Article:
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Chapter 6: Equilibrium Chemistry
Transcript of Chapter 6: Equilibrium Chemistry
Reversible Reactions and Thermodynamics
Solving Equilibrium Problems
Equilibrium Constants for Chemical Reactions
Reactions are thought of as proceeding in a forward and reverse direction. In other words:
When the rate of the forward reaction balances the reverse, it reaches a steady state
We say that the reaction has reached equilibrium
The amount of products and reactant will not change unless the equilibrium is disturbed
The direction in which a reaction moves in order to reach equilibrium is determined by the change in Gibbs Free Energy, G. If delta G is negative, the reaction moves in the forward direction (as written).
Delta G is given by:
Where reaction quotient, Q is:
At equilibrium, delta G = 0 and the reaction quotient becomes the equilibrium constant, K.
Thermodynamics and Equilibrium Chemistry
For a general equation:
When an equation is reversed:
If a reaction is the sum of two or more reactions, the individual equilibrium constants can be multiplied.
Manipulating Equilibrium Constants
Defined as two of more soluble chemicals reacting to form a solid product (precipitate)
The ability of a precipitate to dissolve is called the solubility product constant, Ksp
Using the Bronsted-Lowry definition an acid-base reaction involves the transfer of a proton (H+) from an acid to a base.
Strong acids and bases are considered to react complete (no equilibrium exists)
Strong Acid-Base Reactions
Weak acids and bases do not fully react with the solvent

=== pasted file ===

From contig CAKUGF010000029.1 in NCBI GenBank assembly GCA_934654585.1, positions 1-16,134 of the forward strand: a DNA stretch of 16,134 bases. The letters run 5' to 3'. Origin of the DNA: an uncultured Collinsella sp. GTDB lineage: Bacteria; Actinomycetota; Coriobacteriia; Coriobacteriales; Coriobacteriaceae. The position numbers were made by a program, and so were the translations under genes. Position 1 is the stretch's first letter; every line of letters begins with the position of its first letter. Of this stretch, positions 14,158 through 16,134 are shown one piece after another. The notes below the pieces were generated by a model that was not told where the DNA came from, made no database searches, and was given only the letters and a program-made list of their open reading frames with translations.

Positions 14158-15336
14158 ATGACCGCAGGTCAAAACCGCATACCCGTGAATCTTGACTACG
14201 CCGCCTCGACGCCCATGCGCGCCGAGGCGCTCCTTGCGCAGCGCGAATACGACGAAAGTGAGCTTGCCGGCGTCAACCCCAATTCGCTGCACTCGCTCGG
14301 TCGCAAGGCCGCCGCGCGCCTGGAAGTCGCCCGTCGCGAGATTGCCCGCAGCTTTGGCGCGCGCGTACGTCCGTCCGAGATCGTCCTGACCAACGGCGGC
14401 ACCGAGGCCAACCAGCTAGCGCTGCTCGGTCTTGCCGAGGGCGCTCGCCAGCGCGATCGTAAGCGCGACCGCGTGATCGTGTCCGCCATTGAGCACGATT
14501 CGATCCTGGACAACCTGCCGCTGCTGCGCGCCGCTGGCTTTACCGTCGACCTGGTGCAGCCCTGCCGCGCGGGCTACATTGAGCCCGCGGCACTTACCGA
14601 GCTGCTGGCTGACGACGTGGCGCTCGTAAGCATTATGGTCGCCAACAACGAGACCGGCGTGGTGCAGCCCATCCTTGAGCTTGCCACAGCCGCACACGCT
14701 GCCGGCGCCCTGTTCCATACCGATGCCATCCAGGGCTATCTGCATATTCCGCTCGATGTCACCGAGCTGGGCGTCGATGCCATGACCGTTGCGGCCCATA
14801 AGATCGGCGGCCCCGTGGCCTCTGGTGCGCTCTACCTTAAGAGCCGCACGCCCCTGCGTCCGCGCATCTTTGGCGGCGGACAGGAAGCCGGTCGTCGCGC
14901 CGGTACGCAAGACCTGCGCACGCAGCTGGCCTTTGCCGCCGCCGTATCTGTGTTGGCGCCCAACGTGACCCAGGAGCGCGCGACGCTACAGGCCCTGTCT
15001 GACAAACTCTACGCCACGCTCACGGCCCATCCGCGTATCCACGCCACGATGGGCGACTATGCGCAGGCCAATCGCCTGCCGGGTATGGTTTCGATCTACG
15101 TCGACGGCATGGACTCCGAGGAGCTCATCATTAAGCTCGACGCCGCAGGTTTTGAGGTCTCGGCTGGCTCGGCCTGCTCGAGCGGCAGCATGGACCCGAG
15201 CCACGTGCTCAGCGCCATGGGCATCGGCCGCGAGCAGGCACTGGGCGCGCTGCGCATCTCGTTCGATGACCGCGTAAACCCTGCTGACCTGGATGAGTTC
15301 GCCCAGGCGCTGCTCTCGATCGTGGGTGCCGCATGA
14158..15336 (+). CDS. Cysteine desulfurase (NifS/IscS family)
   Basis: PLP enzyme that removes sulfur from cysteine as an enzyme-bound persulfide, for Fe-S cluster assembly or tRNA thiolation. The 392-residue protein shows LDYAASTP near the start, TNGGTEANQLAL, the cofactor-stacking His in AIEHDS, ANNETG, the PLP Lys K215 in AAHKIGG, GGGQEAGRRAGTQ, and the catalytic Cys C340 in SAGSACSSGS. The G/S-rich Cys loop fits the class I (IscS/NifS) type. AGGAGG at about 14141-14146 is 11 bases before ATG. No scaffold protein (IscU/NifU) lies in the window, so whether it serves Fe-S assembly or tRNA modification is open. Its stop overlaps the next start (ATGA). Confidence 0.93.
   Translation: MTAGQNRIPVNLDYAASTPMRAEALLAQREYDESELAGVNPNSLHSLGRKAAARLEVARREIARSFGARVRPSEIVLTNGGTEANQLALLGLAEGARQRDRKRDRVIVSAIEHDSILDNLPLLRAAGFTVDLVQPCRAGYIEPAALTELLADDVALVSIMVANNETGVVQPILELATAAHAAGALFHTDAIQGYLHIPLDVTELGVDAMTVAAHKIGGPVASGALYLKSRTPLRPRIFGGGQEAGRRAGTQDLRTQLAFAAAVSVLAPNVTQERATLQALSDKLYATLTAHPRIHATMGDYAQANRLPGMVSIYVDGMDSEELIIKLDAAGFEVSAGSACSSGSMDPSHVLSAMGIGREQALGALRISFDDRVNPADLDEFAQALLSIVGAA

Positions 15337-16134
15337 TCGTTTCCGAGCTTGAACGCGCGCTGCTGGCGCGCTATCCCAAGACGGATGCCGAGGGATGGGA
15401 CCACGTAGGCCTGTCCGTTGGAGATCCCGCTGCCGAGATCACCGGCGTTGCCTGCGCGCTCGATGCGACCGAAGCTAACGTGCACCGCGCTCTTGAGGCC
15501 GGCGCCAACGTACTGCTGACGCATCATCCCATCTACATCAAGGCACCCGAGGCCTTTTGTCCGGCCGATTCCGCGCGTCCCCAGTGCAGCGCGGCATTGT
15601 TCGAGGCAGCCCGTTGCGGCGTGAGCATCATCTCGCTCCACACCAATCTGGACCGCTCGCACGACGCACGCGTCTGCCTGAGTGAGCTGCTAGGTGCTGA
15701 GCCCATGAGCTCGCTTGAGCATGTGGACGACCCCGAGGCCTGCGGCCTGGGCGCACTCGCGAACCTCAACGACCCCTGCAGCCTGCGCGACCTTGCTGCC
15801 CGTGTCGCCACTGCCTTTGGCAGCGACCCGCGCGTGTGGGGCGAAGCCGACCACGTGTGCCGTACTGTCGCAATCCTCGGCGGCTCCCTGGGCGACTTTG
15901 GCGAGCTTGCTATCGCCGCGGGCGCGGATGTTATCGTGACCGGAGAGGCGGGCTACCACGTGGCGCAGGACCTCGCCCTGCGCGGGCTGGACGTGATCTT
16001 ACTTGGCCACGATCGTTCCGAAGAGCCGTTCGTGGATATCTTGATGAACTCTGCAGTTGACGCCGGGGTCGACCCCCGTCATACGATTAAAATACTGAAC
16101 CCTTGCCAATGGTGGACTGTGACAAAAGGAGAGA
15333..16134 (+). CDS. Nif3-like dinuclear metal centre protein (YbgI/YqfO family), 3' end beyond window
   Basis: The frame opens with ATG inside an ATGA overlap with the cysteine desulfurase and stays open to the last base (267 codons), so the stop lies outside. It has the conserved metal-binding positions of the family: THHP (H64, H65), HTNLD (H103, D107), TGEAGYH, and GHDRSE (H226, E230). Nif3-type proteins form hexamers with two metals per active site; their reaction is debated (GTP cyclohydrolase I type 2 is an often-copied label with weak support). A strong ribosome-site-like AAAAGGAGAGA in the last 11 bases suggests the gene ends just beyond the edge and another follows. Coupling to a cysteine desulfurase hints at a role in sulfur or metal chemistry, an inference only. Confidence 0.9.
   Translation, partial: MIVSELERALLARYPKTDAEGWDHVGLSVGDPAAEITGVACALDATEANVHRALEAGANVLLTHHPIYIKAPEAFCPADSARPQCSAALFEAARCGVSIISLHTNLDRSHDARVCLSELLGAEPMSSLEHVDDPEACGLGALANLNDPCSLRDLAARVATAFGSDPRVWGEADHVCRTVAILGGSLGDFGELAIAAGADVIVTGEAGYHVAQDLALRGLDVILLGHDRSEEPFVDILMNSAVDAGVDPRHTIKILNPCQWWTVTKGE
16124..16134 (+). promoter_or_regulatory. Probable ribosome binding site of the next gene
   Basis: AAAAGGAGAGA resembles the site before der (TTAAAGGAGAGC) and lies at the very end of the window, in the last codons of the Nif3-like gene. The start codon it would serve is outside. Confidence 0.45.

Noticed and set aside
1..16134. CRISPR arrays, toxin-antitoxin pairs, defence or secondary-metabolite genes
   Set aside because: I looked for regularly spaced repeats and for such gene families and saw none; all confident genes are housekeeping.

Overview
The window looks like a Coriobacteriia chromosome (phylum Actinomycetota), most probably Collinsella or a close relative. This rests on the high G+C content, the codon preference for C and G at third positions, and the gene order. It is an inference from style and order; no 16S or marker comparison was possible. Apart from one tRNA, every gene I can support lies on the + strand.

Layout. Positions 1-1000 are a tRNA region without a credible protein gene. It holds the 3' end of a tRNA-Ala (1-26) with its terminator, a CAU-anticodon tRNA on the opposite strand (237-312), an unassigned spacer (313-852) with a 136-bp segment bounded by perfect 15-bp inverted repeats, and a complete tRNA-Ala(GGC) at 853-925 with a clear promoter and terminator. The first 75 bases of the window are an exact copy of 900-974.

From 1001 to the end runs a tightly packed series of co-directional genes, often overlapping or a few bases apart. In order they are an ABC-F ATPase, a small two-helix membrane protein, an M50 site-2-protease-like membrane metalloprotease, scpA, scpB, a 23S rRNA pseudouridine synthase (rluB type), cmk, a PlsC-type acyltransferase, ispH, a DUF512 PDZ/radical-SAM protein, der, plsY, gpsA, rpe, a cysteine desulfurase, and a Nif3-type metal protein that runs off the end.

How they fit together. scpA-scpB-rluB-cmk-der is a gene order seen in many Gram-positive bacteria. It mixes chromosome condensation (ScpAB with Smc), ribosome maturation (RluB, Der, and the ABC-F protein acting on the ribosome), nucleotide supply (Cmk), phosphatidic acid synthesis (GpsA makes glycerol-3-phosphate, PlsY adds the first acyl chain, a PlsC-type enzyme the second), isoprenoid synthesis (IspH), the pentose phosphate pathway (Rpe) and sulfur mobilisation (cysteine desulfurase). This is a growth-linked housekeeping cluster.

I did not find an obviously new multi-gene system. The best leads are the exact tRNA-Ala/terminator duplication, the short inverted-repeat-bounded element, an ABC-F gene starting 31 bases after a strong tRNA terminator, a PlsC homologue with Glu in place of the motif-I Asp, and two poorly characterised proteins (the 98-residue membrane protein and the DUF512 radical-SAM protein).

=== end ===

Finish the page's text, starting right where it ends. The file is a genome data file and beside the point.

The acid dissociation constant defines the strength of the acid
The base dissociation constant defines the strength of the base
Weak Acid-Base Reactions
Water can act as a acid and base
pH is defined as the –log[H3O+]
For a neutral solution:
For a conjugate acid base pair:
Autoionisation of Water and pH
Reactions involving the transfer of electrons
Oxidation involves the loss of electrons
Reduction involves a gain in electrons
The relative strengths of oxidation or reduction agents are found from their reduction potentials. A large reduction potential suggests a species with a large potential to gain electrons and remove an electrons from another species (therefore a good oxidizing agent)
The potential of a reaction at standard conditions is given by:
The potential is related to the equilibrium constant, K, according to the equation:
At non-standard conditions, we find the potential using the Nernst equation:
Reduction Potential and Equilibrium Constant
The equilibrium position of a reaction will move in order to relieve an applied stress
For example if a reactant is added to a reaction at equilibrium, it will produce more products in order to relieve the stress
The value of the equilibrium constant does not change
La Chatelier’s Principle
F- is the dominant species
When pNH3 is between 3.31 and 3.91
ICE Table Approach
Write the balanced chemical equation
Write the equilibrium constant expression